Background: Arrhythmogenic right ventricular cardiomyopathy (ARVC) is an inherited disorder that causes sudden death in young athletes. Loss-of-function mutations of desmosomal proteins including plakoglobin are linked with ARVC and ventricular arrhythmias in trained mice. Intensive endurance training increases atrial arrhythmias in rats. We tested endurance-trained heterozygous plakoglobin deficient (Plako+/-) mice for atrial arrhythmia susceptibility.
Methods: Plako+/- mice and WT littermates underwent group swim-training for total average swimming times of 50 hours over 8 weeks. Echocardiography was carried out before and after this period. Hearts were rapidly excised and perfused with Krebs solution and left atrial monophasic action potentials were recorded. Inter-atrial activation times (AT) and action potential durations (APDs) were measured during right atrial pacing at 100ms fixed-rate cycle lengths. An 8-pulse train followed by a single extrastimulus, was used to assess atrial arrhythmia inducibility.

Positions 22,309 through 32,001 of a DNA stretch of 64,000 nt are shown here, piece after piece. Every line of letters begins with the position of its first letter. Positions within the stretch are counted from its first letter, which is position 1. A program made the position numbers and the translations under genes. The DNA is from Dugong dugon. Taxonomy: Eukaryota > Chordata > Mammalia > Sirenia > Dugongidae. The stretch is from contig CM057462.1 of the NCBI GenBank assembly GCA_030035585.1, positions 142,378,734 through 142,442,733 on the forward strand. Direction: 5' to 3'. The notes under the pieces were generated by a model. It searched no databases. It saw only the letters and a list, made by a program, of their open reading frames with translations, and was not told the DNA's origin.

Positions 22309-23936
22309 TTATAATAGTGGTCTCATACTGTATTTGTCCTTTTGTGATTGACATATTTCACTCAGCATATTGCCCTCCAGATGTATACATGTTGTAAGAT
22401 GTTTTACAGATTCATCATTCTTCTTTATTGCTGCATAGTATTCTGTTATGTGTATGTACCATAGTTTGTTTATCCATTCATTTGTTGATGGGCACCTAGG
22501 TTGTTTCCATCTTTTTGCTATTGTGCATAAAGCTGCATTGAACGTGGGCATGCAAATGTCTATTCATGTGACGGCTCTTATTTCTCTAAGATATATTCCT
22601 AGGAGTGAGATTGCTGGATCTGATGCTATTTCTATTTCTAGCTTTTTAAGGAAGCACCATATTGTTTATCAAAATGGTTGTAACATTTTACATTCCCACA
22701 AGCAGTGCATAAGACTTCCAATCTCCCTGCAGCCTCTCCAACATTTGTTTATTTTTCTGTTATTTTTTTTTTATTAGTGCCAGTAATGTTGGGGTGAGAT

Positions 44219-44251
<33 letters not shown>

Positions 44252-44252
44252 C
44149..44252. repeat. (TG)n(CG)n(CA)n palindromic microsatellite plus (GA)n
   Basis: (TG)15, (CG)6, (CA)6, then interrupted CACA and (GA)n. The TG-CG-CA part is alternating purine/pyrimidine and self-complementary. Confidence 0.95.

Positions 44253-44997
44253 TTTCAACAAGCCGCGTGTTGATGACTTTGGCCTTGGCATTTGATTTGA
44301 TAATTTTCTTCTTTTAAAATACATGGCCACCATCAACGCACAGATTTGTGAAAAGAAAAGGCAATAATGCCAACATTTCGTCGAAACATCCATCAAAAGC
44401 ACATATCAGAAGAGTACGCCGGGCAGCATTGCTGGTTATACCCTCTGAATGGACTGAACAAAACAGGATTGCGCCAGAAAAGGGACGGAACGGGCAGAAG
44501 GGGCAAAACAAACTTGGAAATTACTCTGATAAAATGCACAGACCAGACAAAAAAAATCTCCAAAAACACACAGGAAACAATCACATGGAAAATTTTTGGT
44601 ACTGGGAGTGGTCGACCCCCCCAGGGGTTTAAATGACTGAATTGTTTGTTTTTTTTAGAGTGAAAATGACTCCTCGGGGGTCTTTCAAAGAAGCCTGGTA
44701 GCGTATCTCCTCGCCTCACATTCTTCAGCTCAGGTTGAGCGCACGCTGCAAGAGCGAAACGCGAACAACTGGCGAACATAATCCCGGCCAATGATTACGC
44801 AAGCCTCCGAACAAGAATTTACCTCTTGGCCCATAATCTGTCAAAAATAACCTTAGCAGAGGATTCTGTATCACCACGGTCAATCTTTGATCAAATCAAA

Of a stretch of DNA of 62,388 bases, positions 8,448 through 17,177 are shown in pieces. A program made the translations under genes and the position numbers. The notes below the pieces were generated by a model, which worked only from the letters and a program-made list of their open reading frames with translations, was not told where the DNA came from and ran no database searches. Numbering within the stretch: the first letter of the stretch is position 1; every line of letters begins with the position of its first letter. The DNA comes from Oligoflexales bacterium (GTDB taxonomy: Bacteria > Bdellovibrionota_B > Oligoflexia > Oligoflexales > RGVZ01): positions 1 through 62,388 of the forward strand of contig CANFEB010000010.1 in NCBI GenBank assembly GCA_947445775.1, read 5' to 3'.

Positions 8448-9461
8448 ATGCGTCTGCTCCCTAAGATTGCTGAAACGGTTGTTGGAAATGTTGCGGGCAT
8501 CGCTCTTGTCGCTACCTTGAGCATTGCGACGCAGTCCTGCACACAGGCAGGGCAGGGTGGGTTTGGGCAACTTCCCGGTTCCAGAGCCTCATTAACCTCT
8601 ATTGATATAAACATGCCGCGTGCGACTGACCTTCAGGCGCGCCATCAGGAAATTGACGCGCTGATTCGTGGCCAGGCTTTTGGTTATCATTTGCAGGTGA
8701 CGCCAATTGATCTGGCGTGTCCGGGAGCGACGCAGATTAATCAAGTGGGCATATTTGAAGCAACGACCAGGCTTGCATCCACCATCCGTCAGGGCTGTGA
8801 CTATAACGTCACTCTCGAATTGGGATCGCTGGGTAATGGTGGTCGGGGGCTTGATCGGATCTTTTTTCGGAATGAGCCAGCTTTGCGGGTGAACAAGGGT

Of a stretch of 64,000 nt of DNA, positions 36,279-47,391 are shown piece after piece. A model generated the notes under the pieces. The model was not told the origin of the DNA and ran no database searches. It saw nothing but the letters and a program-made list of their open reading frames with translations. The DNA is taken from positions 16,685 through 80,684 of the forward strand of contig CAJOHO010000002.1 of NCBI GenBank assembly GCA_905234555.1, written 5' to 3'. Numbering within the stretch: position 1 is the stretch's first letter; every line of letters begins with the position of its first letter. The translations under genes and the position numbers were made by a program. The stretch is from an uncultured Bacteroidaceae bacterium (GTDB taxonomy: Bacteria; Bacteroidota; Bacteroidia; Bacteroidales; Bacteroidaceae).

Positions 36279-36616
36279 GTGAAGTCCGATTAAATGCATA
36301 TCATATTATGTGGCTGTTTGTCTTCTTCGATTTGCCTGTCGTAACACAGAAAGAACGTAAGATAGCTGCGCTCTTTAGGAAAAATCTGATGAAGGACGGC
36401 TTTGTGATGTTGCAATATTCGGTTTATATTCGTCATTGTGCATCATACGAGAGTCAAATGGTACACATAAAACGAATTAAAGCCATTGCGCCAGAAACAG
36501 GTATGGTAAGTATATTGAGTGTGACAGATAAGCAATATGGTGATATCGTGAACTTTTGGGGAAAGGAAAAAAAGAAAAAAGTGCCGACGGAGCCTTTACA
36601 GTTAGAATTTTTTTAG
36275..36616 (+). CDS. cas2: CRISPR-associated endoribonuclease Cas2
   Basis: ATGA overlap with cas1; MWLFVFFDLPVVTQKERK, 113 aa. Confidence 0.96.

Results: Training increased left ventricular wall width (mm) by 13% in WT and Plako+/- mice (WT: 0.58±0.01 vs 0.66±0.01*; Plako+/-: 0.58±0.02 vs 0.66±0.01*). Right ventricular parameters e.g. RV diameter (mm) was increased after training, in Plako+/- (1.77±0.03) vs. WT (1.51±0.03)*. The number of hearts with induced atrial arrhythmias longer than 1sec, was greater in Plako+/- (6/13) than WT (0/8*; figure). AT, atrial weights, LA APD90 and refractoriness did not differ between genotypes. Hearts of trained Plako+/- mice were also more susceptible to induced ventricular arrhythmias than trained WT mice (WT: 1/12; Plako+/-: 7/15 hearts*). *p<0.05.
Conclusion: Our findings suggest that defective cell-cell contact proteins predispose to training-induced atrial arrhythmias.